Archive for November, 2006

Fun with Flex Data Binding

I’m working on a new Apollo application, and I’ve been having some fun with data binding in Flex. In case you haven’t used data binding yet, it is simply a way to bind an object to a component so that changes to that object are automatically picked up by that component, and the component automatically updates itself appropriately. Here’s a simple example (not valid MXML, but you get the point):

[Bindable]
private var labelText:String = "This is a label";

<mx:Label text="{labelText}"/>

Now that labelText is bound to the label component, anytime the labelText variable changes, the text of the label automatically changes, as well.

Ok, that’s a basic example. Here’s a more interesting usage:

[Bindable]
private var items:ArrayCollection;

<mx:Label text="You have {items.length} items."/>

All I’m doing in the example above is combining bound data with a static string so that the label will always show the current number of items in the ArrayCollection. The beauty of data binding is that is saves you the trouble of updating components manually when certain events occur. You just focus on the logic of your application (adding and removing items from the ArrayCollection, in this case), and the label just takes care of itself.

Here’s a slightly more interesting example:

<mx:TextInput id="myInput"/>
<mx:Button label="Do Something" enabled="{myInput.text.length > 0}"/>

This is an example, I’m binding an expression to a component attribute. The length property of the text input is bindable, so whenever it changes, the expression that I’ve bound to the enabled attribute is evaluated. If the length is greater than zero, true is returned, and the button is enabled, but if the length is zero (meaning nothing has been typed into the text input), the button automatically disables itself.

Let’s take this one step further:

private function isButtonEnabled(someString:String, itemLength:uint):Boolean
{
if (...) {
myButton.label = "I'm enabled!";
return true;
} else {
myButton.label = "I'm disabled.";
return false;
}
}

<mx:Button id="myButton" enabled="{isButtonEnabled(someString, items.length)}"/>

In this example, I appear to be binding a function call to the enabled attribute of the button, but in fact I’m actually binding someString and the length property of items to the button. Whenever either changes, the entire expression is evaluated, which causes my function to be called. The arguments of my function call are basically just an arbitrarily long list of objects that my button may be interested in, and may not even be used in the function itself to decide what to do or return. Another advantage of this approach is that my function may do more than just return true or false. I can change the label of the button, or do any number of other things that are appropriate for the current state of the application.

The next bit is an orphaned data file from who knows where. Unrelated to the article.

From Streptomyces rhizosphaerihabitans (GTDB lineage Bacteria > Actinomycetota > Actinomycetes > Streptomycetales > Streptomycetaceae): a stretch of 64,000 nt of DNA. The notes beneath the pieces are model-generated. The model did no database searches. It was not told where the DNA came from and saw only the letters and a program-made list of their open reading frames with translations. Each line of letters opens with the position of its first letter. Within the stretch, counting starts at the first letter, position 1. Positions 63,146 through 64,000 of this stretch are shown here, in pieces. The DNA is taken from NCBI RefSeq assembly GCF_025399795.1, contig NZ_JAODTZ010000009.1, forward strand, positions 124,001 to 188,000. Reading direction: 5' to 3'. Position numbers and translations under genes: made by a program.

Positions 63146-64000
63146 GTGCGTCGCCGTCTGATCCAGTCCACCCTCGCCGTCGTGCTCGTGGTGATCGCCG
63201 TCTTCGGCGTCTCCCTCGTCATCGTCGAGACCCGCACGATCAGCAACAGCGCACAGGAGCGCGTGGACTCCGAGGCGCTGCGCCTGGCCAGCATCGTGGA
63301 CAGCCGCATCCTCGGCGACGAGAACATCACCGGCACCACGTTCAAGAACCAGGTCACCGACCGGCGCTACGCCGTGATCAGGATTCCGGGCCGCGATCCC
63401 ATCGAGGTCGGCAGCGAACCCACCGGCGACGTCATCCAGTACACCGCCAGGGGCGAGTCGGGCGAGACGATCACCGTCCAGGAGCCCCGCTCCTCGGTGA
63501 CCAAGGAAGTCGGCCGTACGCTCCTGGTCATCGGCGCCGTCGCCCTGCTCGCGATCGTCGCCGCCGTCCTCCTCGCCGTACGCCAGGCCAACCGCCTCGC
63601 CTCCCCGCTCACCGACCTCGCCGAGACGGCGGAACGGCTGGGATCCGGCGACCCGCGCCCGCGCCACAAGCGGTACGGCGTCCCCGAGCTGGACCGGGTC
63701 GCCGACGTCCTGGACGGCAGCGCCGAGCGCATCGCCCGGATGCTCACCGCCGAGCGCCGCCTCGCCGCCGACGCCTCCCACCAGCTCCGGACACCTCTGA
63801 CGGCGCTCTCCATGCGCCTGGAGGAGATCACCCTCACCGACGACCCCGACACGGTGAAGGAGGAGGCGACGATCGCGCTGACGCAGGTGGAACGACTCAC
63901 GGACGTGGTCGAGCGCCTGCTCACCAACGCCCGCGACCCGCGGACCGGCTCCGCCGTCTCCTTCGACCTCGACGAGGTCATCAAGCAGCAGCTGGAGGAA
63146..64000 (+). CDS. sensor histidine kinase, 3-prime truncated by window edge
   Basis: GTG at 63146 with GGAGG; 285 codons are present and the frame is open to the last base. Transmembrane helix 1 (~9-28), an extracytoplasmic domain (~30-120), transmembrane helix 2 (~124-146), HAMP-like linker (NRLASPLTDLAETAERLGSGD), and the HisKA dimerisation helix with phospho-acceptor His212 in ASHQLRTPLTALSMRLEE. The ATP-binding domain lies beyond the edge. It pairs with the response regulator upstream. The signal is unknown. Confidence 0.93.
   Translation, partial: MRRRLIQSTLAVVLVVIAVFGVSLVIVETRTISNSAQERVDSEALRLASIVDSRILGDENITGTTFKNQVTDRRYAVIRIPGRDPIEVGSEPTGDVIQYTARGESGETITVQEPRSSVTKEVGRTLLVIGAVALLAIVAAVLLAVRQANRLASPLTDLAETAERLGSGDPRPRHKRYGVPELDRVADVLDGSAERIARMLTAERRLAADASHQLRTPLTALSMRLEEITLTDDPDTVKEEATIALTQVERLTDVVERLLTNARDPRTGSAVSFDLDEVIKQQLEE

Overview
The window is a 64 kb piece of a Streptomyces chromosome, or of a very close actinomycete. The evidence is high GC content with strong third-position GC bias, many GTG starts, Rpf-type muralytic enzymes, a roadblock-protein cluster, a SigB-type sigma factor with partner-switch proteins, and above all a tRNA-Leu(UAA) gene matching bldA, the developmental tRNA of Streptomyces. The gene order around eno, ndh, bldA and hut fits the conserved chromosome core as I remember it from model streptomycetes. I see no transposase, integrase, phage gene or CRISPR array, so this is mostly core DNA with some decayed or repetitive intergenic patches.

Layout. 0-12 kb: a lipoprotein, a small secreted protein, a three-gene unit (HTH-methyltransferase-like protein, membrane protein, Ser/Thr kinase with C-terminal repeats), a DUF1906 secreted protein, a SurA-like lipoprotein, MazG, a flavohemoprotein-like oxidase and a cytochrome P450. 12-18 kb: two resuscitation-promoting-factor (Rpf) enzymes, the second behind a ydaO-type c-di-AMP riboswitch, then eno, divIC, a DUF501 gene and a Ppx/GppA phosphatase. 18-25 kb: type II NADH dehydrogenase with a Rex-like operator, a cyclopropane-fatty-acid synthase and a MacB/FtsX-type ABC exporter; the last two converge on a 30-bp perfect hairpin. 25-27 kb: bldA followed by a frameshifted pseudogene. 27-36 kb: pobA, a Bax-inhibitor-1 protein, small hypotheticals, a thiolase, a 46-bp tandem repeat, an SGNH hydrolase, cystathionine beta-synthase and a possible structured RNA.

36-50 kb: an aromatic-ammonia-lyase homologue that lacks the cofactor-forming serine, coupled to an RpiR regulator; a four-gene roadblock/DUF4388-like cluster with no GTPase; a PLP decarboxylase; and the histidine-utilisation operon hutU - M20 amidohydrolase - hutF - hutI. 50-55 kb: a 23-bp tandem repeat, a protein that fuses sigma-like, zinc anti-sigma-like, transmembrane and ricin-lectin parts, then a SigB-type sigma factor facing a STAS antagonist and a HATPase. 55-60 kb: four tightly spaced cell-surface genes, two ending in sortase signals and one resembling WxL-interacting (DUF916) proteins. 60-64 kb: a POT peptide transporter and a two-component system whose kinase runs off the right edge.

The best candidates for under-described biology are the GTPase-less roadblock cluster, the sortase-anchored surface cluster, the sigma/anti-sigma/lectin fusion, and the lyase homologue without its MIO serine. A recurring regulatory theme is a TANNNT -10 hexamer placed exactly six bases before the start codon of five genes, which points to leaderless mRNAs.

There are a lot of other fun things that can be done with data binding, but I’m not going to go any further because I haven’t decided where to draw the line yet between using data binding to its full potential, and abusing it. That said, if you have any good data binding tips or tricks, I’d love to hear them.

Firefox 2 Live Titles

I’m sure most Firefox users are familiar with Live Bookmarks by now — bookmarks that point to RSS feeds, and update themselves as the feed is updated. Firefox 2 has now introduced Live Titles — page titles that also update themselves. If you’re using Firefox 2 and you want to see an example, go to woot.com and bookmark it. Rather than the typical name text field, you’ll see a combo box that lets you enter a static title, or choose one of woot’s two Live Titles, which is a brief description of the item currently being sold. Makes perfect sense for both woot and woot fans.

Live Titles are actually "microsummaries" which are easily implemented using a link tag with a rel value of "microsummary". For more information, check out this page on the Mozilla wiki. You can also find a list of microsummary-enabled sites here. And finally, check out the Firefox 2 Release Notes for more information on what’s new in Firefox 2.

More Information on Adobe’s $100 Million in Venture Capital

I’ve been getting tons of requests for more information on the Adobe $100 million venture capital investment plan. We now have a page up on the site, so if you’re interested, check it out. Don’t be put off by the last paragraph which talks about non-disclosure agreements. That’s a pretty standard investor disclaimer, and nothing to worry about from a reputable company. Good luck!